Is chiropractic medicine gaining traction online?

By Michael Dorausch, D.C.

The information in this article is intended for chiropractors and involves a report on the status of current terms or phrases appearing in search engine log data. The author has been studying search related web logs for more than 10 years with a specific emphasis on chiropractic related search terms.

Some important things to consider when reading content like this is that the information can (and will) change quickly. The data for this article is based on US search results for the month of May, 2006. This was the most recent data I had available to me while preparing this article.

I was curious to find what the status was on the term “chiropractic medicine” in relationship to other terms that may or may not be getting used when performing search engine queries online.

Chiropractic Care Search DominatesIt would be a poor argument for me to say that the term chiropractic medicine would even be closely as popular as the more general common term “chiropractic.” No term related to chiropractic is being searched or sought out more than the word itself. With that being said, I was not so interested in seeing a comparison between the term chiropractic (which includes everything even remotely related to the term) versus something more specific, such as the term chiropractic medicine.

For those of you that are interested, according to the most recent global data, for every 100 searches including the term chiropractic medicine, there are 3000 that do not include medicine in the search query. That is a factor of about 30 to 1 in favor of chiropractic.

What I found interesting about the search results was that while searching for the chiropractic medicine term I came across the term chiropractic care. Not only did the term chiropractic care appear more frequently in search engine data, it was by a factor of more than 1.6 times that of the medicine term. In other words, for every 10 searches including the phrase chiropractic medicine, there were more than 16 searches for the term chiropractic care. The care term then has a current popularity that is not quite twice that of the medicine term, but it has a significant numerical advantage over it. (One million vs. one point six million makes it more obvious)

But what is someone typing chiropractic medicine seeking? And how about a person searching chiropractic care? There is another term that is gaining in popularity and that is the term chiropractic information. For the May data that we researched the term chiropractic medicine was only .14 times more popular than the term chiropractic information. And research on the term chiropractic medicine information brings back a big zero for results at this time.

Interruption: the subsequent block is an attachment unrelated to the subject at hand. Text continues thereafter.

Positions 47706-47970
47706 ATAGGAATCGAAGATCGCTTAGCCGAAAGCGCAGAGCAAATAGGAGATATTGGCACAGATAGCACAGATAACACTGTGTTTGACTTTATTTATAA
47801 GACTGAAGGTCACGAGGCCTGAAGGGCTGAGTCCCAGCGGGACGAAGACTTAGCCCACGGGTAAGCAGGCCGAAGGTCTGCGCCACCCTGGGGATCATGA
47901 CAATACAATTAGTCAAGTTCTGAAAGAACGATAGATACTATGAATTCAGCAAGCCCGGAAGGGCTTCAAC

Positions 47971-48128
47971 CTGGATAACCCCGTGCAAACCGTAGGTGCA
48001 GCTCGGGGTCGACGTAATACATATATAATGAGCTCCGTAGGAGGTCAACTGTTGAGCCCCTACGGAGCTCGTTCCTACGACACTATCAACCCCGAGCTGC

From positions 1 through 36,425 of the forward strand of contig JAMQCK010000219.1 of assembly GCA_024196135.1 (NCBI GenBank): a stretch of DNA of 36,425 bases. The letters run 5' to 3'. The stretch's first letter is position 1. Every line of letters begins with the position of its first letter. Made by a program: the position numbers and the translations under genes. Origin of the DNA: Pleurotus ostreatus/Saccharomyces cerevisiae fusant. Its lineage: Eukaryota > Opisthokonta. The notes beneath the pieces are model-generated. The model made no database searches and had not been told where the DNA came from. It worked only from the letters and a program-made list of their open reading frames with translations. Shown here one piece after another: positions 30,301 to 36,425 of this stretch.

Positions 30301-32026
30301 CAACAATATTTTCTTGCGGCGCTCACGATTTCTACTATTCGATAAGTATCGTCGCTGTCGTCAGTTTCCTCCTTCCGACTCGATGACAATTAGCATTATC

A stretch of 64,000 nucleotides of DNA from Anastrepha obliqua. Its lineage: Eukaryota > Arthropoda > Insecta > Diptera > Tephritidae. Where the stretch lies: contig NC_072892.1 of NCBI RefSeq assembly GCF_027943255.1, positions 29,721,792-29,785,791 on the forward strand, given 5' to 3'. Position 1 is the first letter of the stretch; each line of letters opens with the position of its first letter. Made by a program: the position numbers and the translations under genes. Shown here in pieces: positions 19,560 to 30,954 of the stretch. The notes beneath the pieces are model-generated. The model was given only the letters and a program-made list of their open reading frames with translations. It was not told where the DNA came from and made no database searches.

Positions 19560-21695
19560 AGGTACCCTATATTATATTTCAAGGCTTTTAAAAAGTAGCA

It’s fairly clear that when somebody is typing chiropractic information into a search engine such as Yahoo!, Google, MSN or Dog Pile, that they are searching for just that. They could get pro chiropractic information, anti chiropractic information, stuff related to various chiropractor organizations, and lots of paid advertisements.

The person typing chiropractic medicine or chiropractic care does not give us as clear an understanding as to the intent of the searcher. But the intent of this article isn’t necessarily to be clear. It is intended to get a basic fuzzy understanding as to what’s going on in the United States and the world at large when it comes to searching for these phrases and terms.

So a person searching chiropractic medicine or chiropractic care may likely be searching for information about the benefits of chiropractic care. And for that matter, the benefits of chiropractic medicine. I am not quite sure how somebody is using the term chiropractic medicine in a sentence or question but I’ll publish what I find. Chiropractic care makes sense to me, as it would be a logical assumption that somebody would be searching for “benefits of chiropractic care.” That is not to say that they wouldn’t search for the benefits of chiropractic medicine, the data to date is just not suggesting that a measurable population is doing so.

Conclusion: this is a moving inquiry and the jury is still out on overall popularity of these terms. I am not suggesting that anyone begin using the term chiropractic medicine (especially since the term chiropractic care is showing to be more popular), I am just reporting the facts as I found them.

For those of you that find this discussion interesting consider the terms chiropractic adjustment and chiropractic manipulation. Even though many chiropractic schools and colleges (and insurance companies for that matter), may more frequently use the term manipulation, the search data for this same time period (May 06′) shows that chiropractic adjustment is two times more popular. So regardless of which side of the fence you’re on the term chiropractic adjustment currently rules the day. @ 3:22 pm | Article ID: 1151792525